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RFID Readers Installed at U.S.-Mexican Bridges to Help Ease Traffic Congestion

To better measure traffic flow, the Texas Transportation Institute and private R&D organization Battelle have installed a system that reads government-issued passive UHF tags attached to the windshields of northbound commercial traffic.
By Claire Swedberg
Nov 21, 2011Trucks play a major role in bringing goods across the border into the United States from Mexico through several dozen land ports of entry (POEs), and their sheer volume frequently causes congestion at the ports as the vehicles proceed through inspection by agencies on both sides of the border. To gauge the amount of congestion, however, the U.S. Customs and Border Protection (CBP) has historically depended on reports from drivers regarding their wait times, as well as on visual inspections conducted by officers regarding queue lengths. This information is posted on the CBP's Web site, and is shared with other governmental entities.

The drawback, however, is that the information has been anecdotal, and thus not as accurate as an automated solution would be.

A work crew installs RFID readers above the roadway at the Bridge of the Americas, in El Paso, Texas.

In 2007, researchers at Texas A & M University's Texas Transportation Institute (TTI), together with private research and development organization Battelle, began applying RFID technology to help gauge north-bound traffic at the Bridge of the Americas (BOTA), in El Paso, Texas. The system developed employs RFID readers to capture the daily movements of trucks passing through three inspection stations en route from Mexico to the United States at the BOTA crossing. The solution, initially developed as a research project funded by the U.S. Department of Transportation's Federal Highway Administration (FHWA), includes TTI software to manage data culled from TransCore RFID interrogators that read a variety of passive RFID tags and protocols, using truck drivers' existing transponders attached to their windshields for toll-payment or shipment clearance identification, to ease the Customs inspection process. This process does not include tracking individuals, but simply collecting an ID number and a timestamp as a transponder passes a reader location. No information regarding trucks, drivers, motor carriers or cargo is collected, says Rajat Rajbhandari, a TTI research engineer.

TTI has also deployed the system at four other U.S. entry points in Texas, Rajbhandari says, with funding provided by the Texas Department of Transportation (DOT). The solution will also be installed in Arizona within the next several months, for that state's Department of Transportation (ADOT).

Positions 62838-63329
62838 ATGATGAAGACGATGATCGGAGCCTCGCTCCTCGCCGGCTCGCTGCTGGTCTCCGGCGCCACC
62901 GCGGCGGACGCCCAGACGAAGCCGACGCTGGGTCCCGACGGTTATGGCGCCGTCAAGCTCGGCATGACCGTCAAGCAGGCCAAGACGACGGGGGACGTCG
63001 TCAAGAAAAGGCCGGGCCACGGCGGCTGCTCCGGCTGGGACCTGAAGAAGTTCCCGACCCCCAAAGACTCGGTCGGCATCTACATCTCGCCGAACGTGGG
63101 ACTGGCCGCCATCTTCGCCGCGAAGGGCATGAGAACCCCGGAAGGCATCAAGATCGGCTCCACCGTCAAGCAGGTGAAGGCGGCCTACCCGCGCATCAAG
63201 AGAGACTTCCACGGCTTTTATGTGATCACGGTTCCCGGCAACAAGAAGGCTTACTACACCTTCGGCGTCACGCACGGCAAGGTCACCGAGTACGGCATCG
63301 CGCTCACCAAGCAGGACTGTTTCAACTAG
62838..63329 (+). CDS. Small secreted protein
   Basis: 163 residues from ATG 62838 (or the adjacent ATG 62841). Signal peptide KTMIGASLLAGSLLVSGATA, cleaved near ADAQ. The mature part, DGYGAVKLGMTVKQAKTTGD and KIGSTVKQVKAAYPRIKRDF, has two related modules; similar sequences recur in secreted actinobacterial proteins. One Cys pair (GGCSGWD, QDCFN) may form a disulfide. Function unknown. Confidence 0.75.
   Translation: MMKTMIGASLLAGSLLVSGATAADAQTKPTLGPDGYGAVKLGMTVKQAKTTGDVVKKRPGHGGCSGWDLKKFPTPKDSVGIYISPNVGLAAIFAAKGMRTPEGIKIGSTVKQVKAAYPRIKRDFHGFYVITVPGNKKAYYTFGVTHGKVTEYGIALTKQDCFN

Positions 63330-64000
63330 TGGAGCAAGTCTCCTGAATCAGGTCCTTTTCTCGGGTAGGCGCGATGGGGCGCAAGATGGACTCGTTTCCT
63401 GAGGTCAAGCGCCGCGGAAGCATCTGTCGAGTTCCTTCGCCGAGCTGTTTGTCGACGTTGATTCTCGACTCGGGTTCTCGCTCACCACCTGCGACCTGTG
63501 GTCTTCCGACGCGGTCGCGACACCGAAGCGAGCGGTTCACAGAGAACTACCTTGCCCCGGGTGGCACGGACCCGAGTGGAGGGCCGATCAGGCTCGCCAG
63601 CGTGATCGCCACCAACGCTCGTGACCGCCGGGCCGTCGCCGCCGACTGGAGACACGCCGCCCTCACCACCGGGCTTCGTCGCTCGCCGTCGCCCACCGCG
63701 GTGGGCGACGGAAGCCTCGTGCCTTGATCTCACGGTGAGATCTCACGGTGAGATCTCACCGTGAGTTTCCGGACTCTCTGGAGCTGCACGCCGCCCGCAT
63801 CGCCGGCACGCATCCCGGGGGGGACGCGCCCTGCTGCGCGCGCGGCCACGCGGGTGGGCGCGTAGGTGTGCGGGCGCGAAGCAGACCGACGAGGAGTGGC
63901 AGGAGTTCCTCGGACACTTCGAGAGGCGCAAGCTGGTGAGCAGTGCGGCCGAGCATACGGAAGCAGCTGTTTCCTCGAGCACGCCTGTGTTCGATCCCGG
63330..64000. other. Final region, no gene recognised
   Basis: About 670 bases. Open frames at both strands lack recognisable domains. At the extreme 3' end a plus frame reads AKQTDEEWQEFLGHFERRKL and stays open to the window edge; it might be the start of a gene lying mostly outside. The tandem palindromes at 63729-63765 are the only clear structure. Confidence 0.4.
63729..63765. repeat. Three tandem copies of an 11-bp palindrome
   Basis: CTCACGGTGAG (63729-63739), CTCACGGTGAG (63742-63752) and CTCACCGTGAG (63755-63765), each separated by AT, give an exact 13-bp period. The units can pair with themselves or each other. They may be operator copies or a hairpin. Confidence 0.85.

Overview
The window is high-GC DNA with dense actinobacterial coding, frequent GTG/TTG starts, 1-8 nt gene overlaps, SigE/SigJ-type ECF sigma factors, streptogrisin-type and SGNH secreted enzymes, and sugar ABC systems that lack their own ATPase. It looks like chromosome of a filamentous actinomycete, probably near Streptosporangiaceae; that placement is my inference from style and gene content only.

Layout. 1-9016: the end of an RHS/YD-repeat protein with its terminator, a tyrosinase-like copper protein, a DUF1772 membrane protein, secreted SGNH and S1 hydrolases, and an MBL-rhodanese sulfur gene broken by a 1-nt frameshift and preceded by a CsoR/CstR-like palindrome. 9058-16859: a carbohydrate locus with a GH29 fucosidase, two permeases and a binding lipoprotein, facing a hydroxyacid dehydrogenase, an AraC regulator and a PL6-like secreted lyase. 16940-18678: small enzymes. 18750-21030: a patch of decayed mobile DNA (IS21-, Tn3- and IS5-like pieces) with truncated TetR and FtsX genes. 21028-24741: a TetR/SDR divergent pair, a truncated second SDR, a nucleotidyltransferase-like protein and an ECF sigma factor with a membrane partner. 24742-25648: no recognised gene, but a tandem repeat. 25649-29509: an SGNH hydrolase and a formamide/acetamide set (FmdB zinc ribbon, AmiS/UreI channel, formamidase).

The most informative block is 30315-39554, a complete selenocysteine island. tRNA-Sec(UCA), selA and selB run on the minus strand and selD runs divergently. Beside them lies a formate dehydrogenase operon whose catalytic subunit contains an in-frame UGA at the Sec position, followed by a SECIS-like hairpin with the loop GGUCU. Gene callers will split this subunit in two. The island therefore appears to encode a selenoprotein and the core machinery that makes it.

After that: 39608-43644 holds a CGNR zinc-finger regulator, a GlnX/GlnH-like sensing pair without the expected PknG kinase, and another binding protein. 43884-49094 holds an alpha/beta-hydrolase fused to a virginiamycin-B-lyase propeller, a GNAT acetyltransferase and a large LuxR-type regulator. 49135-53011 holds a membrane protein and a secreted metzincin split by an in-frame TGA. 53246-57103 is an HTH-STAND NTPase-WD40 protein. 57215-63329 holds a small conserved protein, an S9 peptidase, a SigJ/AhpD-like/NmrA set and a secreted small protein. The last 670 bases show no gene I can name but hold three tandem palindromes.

Approximately 4.7 million trucks cross the U.S. border from Mexico each year, at about a dozen POEs. On average, 25,000 trucks cross the BOTA to El Paso every month. Bottlenecks at this and other border crossings can lead to truck queues extending a mile or longer in length. Therefore, in an effort to improve the accuracy of information used to manage border traffic and reduce delays, FHWA first sought bidders, in 2006, for an automated solution that would determine how long it took for vehicles to pass from Mexico, prior to inspection by Mexican customs, through U.S. federal and state inspections on the Texas side of the border. The system was deployed a year later.

To gain an understanding of the degree of traffic—and when bottlenecks occur—according to time and day of the week, state and federal agencies responsible for processing commercial vehicle traffic crossing the border have often simply collected anecdotal information obtained by having staff members ask truck drivers how long it took to travel from the end of the queue to the CBP primary inspection booths, as well as by visually estimating how far back the trucks have lined up. Using an RFID-based solution, the time required for crossings could be tracked automatically, with the time and date recorded as each vehicle passes key locations. That data could then be utilized to help border-crossing agencies to strategize traffic solutions, such as opening extra lanes at specific times. The agencies could also share the traffic data with trucking companies and product shippers, so that they could schedule drivers to cross the border during times of lower traffic congestion.

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